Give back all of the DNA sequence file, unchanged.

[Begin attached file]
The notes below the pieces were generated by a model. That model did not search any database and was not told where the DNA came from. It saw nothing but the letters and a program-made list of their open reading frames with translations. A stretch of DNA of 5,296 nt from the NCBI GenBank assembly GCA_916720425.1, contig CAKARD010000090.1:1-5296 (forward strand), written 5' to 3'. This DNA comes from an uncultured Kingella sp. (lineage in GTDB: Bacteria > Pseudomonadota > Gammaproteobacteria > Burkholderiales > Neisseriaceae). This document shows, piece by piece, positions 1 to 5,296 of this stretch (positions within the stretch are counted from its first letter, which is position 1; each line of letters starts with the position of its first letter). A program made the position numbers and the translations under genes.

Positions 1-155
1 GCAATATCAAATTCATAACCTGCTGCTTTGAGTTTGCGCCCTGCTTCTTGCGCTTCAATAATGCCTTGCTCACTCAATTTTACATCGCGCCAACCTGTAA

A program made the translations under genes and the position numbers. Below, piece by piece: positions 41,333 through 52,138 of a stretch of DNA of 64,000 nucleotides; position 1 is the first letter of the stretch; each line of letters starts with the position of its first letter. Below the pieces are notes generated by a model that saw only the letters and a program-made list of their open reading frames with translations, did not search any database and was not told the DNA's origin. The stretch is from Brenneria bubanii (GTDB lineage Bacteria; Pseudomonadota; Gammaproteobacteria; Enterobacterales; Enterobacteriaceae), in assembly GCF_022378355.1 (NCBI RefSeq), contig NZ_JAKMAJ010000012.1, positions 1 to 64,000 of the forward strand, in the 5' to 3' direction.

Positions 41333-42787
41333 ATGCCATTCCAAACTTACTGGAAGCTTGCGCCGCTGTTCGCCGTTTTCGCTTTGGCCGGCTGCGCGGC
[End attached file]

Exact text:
The notes below the pieces were generated by a model. That model did not search any database and was not told where the DNA came from. It saw nothing but the letters and a program-made list of their open reading frames with translations. A stretch of DNA of 5,296 nt from the NCBI GenBank assembly GCA_916720425.1, contig CAKARD010000090.1:1-5296 (forward strand), written 5' to 3'. This DNA comes from an uncultured Kingella sp. (lineage in GTDB: Bacteria > Pseudomonadota > Gammaproteobacteria > Burkholderiales > Neisseriaceae). This document shows, piece by piece, positions 1 to 5,296 of this stretch (positions within the stretch are counted from its first letter, which is position 1; each line of letters starts with the position of its first letter). A program made the position numbers and the translations under genes.

Positions 1-155
1 GCAATATCAAATTCATAACCTGCTGCTTTGAGTTTGCGCCCTGCTTCTTGCGCTTCAATAATGCCTTGCTCACTCAATTTTACATCGCGCCAACCTGTAA

A program made the translations under genes and the position numbers. Below, piece by piece: positions 41,333 through 52,138 of a stretch of DNA of 64,000 nucleotides; position 1 is the first letter of the stretch; each line of letters starts with the position of its first letter. Below the pieces are notes generated by a model that saw only the letters and a program-made list of their open reading frames with translations, did not search any database and was not told the DNA's origin. The stretch is from Brenneria bubanii (GTDB lineage Bacteria; Pseudomonadota; Gammaproteobacteria; Enterobacterales; Enterobacteriaceae), in assembly GCF_022378355.1 (NCBI RefSeq), contig NZ_JAKMAJ010000012.1, positions 1 to 64,000 of the forward strand, in the 5' to 3' direction.

Positions 41333-42787
41333 ATGCCATTCCAAACTTACTGGAAGCTTGCGCCGCTGTTCGCCGTTTTCGCTTTGGCCGGCTGCGCGGC